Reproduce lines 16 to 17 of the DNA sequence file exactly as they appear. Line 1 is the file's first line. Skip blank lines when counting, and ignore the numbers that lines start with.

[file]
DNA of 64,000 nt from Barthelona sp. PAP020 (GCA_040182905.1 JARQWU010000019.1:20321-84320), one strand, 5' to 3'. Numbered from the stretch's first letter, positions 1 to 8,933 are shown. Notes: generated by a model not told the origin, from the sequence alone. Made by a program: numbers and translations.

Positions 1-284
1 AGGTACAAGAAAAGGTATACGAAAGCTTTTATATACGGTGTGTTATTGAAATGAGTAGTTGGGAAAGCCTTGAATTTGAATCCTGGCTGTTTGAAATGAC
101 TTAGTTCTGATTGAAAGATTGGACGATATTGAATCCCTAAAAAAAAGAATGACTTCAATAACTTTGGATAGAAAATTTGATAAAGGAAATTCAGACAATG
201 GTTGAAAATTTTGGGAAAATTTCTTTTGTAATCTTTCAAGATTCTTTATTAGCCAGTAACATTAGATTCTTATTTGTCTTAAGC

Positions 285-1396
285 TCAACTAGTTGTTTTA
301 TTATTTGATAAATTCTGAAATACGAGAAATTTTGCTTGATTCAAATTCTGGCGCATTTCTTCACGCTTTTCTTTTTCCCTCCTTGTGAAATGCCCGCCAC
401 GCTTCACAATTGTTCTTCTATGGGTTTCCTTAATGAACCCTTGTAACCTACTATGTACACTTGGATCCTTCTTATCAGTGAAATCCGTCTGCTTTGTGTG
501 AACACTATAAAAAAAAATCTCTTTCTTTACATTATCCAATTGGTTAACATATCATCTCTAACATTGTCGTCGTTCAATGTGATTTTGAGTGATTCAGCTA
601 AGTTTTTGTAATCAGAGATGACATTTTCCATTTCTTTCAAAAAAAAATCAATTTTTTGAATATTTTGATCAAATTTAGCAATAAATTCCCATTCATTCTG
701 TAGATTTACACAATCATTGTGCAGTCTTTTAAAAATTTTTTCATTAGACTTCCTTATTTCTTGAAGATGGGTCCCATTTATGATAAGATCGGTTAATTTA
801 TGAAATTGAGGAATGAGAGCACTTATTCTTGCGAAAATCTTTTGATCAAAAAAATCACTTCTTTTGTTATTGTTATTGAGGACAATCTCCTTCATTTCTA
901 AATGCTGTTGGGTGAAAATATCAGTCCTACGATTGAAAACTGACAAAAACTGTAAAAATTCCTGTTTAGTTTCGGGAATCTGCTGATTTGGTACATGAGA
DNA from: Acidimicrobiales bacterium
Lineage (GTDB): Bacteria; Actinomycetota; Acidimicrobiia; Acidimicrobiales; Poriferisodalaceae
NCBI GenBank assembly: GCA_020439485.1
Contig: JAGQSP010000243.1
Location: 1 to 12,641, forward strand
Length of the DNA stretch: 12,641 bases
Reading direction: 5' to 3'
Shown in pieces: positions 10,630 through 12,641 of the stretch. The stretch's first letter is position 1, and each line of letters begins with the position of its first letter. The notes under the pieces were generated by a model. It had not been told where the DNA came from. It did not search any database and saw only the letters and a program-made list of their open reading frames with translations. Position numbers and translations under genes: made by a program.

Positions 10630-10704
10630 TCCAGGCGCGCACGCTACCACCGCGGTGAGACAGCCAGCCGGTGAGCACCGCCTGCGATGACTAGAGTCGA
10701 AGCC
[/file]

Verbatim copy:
Lineage (GTDB): Bacteria; Actinomycetota; Acidimicrobiia; Acidimicrobiales; Poriferisodalaceae
NCBI GenBank assembly: GCA_020439485.1